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README.md

SaltyRTC WebRTC Task for Java

Build status Java Version License Chat on Gitter

This is a SaltyRTC WebRTC task implementation for Java 8+.

For an application example, please see our demo application.

Installing

The package is available on Bintray.

Gradle:

compile 'org.saltyrtc.tasks.webrtc:saltyrtc-task-webrtc:0.18.0'

Maven:

<dependency>
  <groupId>org.saltyrtc.tasks.webrtc</groupId>
  <artifactId>saltyrtc-task-webrtc</artifactId>
  <version>0.18.0</version>
  <type>pom</type>
</dependency>

Usage

To create the task instance, you need to use the WebRTCTaskBuilder instance which can be used to configure the task before creating it.

The below configuration represents the default values chosen by the builder as if you had not configured the builder and just called .build() directly.

final WebRTCTask task = new WebRTCTaskBuilder()
    .withVersion(WebRTCTaskVersion.V1)
    .withHandover(true)
    .withMaxChunkLength(262144)
    .build();

To send offers, answers and candidates, use the following task methods:

  • task.sendOffer(offer: @NonNull Offer): void
  • task.sendAnswer(answer: @NonNull Answer): void
  • task.sendCandidates(candidate: @NonNull Candidate[]): void

You can register an event handler in the following way:

task.setMessageHandler(new MessageHandler() {
    @Override
    public void onOffer(@NonNull Offer offer) {
        // Handle offer
    }

    @Override
    public void onAnswer(@NonNull Answer answer) {
        // Handle answer
    }

    @Override
    public void onCandidates(@NonNull Candidate[] candidates) {
        // Handle candidates
    }
});

Data Channel Crypto Context

The task provides another security layer for data channels which can be leveraged by usage of a DataChannelCryptoContext instance. To retrieve such an instance, call:

final DataChannelCryptoContext context = task.createCryptoContext(dataChannel.id);

You can encrypt messages on the sending end in the following way:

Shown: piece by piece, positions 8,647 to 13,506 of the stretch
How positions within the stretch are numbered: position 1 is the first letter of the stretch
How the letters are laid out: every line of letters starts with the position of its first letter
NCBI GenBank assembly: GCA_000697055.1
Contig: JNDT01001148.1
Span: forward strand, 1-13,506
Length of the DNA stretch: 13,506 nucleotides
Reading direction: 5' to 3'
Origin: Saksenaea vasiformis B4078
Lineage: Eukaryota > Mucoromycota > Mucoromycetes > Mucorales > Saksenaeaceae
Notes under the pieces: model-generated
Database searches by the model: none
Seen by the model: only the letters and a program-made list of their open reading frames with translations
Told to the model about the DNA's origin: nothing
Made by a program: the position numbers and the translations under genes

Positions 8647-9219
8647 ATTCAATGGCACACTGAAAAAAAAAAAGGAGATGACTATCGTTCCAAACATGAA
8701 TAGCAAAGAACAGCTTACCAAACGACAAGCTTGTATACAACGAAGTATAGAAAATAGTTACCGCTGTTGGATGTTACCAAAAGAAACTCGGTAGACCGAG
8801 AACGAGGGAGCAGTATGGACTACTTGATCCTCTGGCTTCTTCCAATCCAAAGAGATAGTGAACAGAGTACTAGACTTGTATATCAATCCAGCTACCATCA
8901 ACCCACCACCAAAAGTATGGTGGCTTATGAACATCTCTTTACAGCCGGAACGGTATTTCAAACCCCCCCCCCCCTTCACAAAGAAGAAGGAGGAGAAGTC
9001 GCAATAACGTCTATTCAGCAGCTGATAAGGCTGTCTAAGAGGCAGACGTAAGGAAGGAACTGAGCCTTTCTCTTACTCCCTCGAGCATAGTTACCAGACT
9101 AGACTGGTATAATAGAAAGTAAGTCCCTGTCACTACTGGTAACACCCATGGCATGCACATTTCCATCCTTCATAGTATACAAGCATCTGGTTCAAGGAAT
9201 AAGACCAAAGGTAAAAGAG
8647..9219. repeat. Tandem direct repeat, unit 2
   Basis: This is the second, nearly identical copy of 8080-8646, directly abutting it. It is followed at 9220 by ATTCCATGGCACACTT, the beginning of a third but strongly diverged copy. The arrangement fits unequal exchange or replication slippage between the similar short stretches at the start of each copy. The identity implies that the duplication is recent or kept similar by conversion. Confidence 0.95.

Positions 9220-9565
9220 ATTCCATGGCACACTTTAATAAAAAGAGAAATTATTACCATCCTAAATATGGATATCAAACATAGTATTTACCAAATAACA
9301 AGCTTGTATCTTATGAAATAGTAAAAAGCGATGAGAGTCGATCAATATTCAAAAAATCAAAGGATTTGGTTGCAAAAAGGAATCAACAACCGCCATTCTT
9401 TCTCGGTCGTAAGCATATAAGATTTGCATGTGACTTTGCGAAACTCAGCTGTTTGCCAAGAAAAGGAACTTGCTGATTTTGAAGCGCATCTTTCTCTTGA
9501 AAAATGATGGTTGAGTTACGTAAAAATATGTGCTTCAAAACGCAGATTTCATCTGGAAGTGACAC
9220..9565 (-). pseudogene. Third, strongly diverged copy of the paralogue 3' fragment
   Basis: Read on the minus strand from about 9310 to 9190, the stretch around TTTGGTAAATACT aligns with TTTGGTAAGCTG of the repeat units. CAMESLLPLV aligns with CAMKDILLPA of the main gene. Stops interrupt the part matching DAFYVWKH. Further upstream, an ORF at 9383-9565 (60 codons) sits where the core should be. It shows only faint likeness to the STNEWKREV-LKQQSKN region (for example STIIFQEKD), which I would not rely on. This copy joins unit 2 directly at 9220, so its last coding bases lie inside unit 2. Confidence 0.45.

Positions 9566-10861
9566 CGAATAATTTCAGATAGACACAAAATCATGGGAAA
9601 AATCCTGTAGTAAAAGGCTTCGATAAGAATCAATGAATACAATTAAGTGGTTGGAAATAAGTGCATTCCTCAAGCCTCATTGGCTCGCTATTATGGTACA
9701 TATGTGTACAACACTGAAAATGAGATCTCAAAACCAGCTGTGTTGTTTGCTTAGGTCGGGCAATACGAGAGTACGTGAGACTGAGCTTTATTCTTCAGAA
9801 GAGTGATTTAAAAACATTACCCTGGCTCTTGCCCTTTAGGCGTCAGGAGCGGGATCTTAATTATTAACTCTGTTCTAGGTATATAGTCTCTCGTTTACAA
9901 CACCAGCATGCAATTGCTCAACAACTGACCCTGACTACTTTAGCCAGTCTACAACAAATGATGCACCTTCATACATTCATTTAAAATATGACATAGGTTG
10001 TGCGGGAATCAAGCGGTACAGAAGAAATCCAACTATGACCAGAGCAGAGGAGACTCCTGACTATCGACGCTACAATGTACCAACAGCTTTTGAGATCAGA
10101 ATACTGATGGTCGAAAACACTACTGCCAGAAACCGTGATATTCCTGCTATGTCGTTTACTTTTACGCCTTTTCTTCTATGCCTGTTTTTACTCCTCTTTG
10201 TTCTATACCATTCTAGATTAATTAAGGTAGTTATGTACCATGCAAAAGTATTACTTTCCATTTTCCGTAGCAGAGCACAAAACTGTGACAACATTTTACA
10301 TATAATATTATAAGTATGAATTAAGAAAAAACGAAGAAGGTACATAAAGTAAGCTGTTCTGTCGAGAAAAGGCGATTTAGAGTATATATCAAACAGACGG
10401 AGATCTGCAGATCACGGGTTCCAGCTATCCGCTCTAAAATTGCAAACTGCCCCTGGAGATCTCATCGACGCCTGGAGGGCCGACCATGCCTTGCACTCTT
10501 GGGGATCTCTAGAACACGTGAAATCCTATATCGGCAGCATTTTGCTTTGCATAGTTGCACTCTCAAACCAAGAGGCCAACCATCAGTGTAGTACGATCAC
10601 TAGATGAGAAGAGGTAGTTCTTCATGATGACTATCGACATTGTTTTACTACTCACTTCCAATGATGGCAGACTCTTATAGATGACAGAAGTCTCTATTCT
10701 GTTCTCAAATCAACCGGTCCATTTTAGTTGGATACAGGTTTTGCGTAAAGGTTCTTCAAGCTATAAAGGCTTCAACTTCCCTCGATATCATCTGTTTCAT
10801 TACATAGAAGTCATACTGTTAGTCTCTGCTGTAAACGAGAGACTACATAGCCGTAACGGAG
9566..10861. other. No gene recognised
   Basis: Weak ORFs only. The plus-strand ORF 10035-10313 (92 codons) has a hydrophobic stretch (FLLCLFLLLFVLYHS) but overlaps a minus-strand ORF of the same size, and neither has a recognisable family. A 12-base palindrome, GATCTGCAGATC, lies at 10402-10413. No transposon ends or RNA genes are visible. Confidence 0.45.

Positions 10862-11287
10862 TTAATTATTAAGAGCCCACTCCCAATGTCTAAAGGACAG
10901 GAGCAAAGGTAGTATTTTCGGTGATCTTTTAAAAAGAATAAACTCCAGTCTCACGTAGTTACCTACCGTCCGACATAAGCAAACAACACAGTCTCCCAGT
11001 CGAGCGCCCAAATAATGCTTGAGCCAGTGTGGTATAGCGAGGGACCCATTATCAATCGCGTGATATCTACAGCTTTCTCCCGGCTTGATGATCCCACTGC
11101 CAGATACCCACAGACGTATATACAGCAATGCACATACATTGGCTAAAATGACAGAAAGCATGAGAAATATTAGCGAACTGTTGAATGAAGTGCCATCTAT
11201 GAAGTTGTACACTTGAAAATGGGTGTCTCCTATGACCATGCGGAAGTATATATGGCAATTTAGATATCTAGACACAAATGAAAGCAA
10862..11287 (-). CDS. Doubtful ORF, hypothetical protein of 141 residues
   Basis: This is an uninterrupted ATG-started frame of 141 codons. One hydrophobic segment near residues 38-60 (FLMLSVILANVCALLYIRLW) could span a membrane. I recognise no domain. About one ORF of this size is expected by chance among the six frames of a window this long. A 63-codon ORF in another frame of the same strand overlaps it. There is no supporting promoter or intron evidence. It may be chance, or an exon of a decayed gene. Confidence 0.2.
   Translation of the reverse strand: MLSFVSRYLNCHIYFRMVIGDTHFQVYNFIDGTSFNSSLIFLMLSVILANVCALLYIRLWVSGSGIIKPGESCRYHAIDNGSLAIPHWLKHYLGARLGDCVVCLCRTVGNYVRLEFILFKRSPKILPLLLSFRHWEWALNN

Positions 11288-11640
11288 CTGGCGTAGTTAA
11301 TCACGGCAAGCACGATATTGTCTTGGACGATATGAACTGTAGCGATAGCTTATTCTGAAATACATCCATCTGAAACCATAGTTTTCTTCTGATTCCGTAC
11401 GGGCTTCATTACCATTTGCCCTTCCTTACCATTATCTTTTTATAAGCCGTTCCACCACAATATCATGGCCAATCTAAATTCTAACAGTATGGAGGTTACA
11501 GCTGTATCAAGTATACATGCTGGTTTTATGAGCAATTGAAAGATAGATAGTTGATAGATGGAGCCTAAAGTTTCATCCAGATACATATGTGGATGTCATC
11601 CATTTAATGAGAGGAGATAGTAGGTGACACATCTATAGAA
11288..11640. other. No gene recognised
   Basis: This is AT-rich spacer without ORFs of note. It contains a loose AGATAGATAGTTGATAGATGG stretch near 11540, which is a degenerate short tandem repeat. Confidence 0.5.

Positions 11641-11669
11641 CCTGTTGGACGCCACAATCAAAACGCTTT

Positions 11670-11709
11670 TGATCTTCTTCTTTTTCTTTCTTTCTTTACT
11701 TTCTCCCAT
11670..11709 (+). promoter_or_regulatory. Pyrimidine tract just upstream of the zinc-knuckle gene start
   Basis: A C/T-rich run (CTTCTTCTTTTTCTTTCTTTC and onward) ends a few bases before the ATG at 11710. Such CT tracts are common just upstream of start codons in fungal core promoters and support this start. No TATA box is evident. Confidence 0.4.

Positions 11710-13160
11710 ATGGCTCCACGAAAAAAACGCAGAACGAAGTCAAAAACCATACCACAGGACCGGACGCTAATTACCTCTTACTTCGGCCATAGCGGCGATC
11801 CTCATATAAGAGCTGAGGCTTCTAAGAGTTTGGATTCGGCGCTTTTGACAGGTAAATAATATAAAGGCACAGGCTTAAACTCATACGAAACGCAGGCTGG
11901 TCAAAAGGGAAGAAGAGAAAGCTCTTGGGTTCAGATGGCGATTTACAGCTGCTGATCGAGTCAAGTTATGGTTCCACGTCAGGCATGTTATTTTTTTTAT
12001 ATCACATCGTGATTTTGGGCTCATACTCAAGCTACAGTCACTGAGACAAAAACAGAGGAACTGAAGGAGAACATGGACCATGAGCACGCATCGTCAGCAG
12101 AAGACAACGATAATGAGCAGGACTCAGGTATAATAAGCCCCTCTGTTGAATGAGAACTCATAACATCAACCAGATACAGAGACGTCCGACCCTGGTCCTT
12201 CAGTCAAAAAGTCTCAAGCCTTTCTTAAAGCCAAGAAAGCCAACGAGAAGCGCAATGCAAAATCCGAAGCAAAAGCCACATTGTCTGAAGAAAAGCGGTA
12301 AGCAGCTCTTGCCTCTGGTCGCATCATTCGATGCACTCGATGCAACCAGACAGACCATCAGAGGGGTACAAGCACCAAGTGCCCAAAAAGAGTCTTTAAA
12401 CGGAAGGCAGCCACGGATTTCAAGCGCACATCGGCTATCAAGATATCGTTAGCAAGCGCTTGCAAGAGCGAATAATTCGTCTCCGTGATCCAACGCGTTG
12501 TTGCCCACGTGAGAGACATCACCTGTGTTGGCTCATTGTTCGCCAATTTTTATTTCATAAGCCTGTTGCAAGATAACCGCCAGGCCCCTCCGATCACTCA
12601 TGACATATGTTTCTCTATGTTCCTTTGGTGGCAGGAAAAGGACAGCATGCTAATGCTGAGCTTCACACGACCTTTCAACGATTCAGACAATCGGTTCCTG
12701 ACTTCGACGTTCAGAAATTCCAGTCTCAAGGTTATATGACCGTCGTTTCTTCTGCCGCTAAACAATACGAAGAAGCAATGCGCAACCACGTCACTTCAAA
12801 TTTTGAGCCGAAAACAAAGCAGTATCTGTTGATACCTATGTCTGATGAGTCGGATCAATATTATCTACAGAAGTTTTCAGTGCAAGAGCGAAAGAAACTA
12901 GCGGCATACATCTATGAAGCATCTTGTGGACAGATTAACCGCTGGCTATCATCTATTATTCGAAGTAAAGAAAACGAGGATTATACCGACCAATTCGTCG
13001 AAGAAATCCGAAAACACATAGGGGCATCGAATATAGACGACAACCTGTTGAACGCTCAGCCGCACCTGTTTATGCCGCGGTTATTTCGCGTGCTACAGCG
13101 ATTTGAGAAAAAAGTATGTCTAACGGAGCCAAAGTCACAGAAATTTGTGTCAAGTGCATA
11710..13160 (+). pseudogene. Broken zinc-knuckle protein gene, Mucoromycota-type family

final Box box = context.encrypt(yourData);
dataChannel.send(ByteBuffer.wrap(box.toBytes()));

On the receiving end, decrypt the message by the use of the crypto context:

final Box box = new Box(message);
final byte[] yourData = context.decrypt(
    box, DataChannelCryptoContext.NONCE_LENGTH);

Note, that you should not use a crypto context for a data channel that is being used for handover. The task will take care of encryption and decryption itself.

Handover

Before initiating the handover, the application needs to fetch the SignalingTransportLink instance which contains the necessary information to create a data channel.

final SignalingTransportLink link = task.getTransportLink();

final DataChannel.Init parameters = new DataChannel.Init();
parameters.id = link.getId();
parameters.negotiated = true;
parameters.ordered = true;
parameters.protocol = link.getProtocol();

final DataChannel dataChannel = peerConnection.createDataChannel(
    link.getLabel(), parameters);

Note that the data channel used for handover must be created with the label and parameters as shown in the above code snippet.

Now that you have created the channel, you need to implement the ISignalingTransportHandler interface. Below is a minimal handler that forwards the necessary events and messages to the created data channel.

final ISignalingTransportHandler handler = new ISignalingTransportHandler() {
    @Override
    public long getMaxMessageSize() {
        return peerConnection.sctp().getMaxMessageSize();
    }

    @Override
    public void close() {
        dataChannel.close();
    }

    @Override
    public void send(@NonNull final ByteBuffer message) {
        // Note: Always send binary
        dataChannel.send(new DataChannel.Buffer(message, true));
    }
};

Furthermore, you have to bind all necessary events in order to connect the data channel to the SignalingTransportLink.

dataChannel.registerObserver(new DataChannel.Observer() {
    // [...]

    @Override
    public void onStateChange() {
        switch (dataChannel.state()) {
            case OPEN:
                task.handover(handler);
                break;
            case CLOSING:
                link.closing();
                break;
            case CLOSED:
                link.closed();
                break;
        }
    }

    @Override
    public void onMessage(@NonNull final DataChannel.Buffer buffer) {
        if (!buffer.binary) {
            // Note: This should be handled as a protocol error
            task.close(CloseCode.PROTOCOL_ERROR);
        } else {
            link.receive(buffer.data);
        }
    }

    // [...]
});

The above setup will forward the CLOSING/CLOSED state and all messages to the task by the use of the SignalingTransportLink. On OPEN, the handover will be initiated.

To be signalled once the handover is finished, you need to register the handover event on the SaltyRTC client instance.